FlyFly Nimbus 4 - RC Groups
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May 19, 2013, 01:59 PM
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FlyFly Nimbus 4


Hi all

FlyFly Hobby in China has in recent years steadily been expanding their range of RC gliders. Although the standard of the kits are not great in general and certainly not comparable to high-end gliders from Europe, I still consider them good value for money. I think their planes should not be though off as ARFís since there are always some areas to improve. I personally donít mind this and consider it a part of the hobby. I had my eye on their four meter Nimbus 4 with spoilers since it became available from their distributor Hobby88 in December 2012. A kit with a retractable main wheel was added to the range from March of this year. The kit is available as a pure glider or as an electric glider with provision for a nose mountable motor. I like the design of the Nimbus 4 with its long slender wings but it was a bit difficult to convince myself to spend double the amount of money on it compared to Hobby88ís DG808 which also is a four meter glider. I could find very little information on the glider on the internet except for what is available on the FlyFly Hobby website. I was also a bit sceptical about the specs that state a flying weight of 2100g which is light for a four meter scale glider. None the less I was brave and clicked on the pay button for the pure glider version (http://www.hobby88.com/shop/product_info.php?cPath=66&products_id=542). The kit finally arrived after 21 days at my local post office. It came double boxed with some colourful pictures on the inner box. All the major parts were wrapped in foam sheeting and sealed in plastic bags. Fortunately there was no damage to any part of the kit during its long travel to South Africa. So what did I get for my $278 plus $70 shipping?

Wings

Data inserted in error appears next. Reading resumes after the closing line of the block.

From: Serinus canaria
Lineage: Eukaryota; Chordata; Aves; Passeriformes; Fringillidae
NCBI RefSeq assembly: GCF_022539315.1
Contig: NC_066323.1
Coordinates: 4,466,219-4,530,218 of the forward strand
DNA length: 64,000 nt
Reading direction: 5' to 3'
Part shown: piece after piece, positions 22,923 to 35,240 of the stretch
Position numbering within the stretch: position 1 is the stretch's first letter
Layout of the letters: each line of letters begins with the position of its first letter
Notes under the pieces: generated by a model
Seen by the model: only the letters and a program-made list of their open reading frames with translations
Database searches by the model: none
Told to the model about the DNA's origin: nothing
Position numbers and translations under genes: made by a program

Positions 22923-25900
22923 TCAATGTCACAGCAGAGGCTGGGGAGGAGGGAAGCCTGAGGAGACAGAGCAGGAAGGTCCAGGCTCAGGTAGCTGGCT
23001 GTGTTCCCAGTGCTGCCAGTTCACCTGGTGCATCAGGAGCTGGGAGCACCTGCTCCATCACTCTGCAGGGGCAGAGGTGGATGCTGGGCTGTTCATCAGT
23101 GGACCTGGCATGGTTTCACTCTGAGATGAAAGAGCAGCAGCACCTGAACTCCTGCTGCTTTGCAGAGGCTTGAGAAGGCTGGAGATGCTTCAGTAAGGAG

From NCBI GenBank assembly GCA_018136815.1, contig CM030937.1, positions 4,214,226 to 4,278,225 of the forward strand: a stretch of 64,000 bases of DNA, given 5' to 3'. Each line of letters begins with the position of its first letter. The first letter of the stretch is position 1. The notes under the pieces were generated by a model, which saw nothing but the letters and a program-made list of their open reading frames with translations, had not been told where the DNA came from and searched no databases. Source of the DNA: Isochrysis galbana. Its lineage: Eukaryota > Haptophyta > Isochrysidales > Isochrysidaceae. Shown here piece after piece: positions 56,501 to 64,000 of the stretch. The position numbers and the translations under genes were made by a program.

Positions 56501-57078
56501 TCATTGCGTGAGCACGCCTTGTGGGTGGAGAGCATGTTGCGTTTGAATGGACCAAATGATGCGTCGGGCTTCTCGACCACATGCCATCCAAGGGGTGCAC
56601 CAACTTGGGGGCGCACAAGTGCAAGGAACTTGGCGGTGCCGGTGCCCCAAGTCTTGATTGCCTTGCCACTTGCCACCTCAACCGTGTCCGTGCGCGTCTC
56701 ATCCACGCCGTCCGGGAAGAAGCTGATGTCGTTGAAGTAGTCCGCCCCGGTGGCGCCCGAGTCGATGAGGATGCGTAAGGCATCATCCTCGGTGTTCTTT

The wings come in four sections and are made up of foam cores covered with balsa and covering film. In my kit they are straight with no warpage and very little wrinkling in the covering was evident. The inboard and outboard wing sections are joined by means of 10 mm carbon fibre rods with lengths of 200 mm. A 520 mm carbon fibre rod of the same diameter is also used to join the wings to the fuselage. The inboard wing sections have flaps over their entire lengths and have servo operated metal spoilers pre-installed. The spoilers operate smoothly once the film is cut away that cover them and rise to a maximum of 20 mm above the surfaces of the wings. Upon removing the foam inside the servo pockets, I found a layer of fibreglass between the foam and balsa wood. Considering the rigidity of this section of the wing, I think it is safe to assume that the entire core of this section was first covered in fibreglass before the balsa wood was laid on. I could not find any fibreglass in the outboard sections but this should not be big concern since most of the stresses are applied to the inboard sections during flying. The ailerons are installed in the outer sections of wings and cover almost their entire lengths. The covering film serves as hinging material for both the flaps and ailerons and is hinged from the top surface of the wings. Movement of the control surfaces are restricted by this setup especially the flaps. There are only servo covers provided for the flaps with none for the ailerons and spoilers. The pockets for the aileron servos are close to the leading edge of the wings where there is a pronounced curvature to the underside of the wing. Standard flat servo covers will need to be modified to work in this position. Two hollow fibreglass wing-tips are supplied with the kit which are beautifully made and follow the profile of the wings very nicely.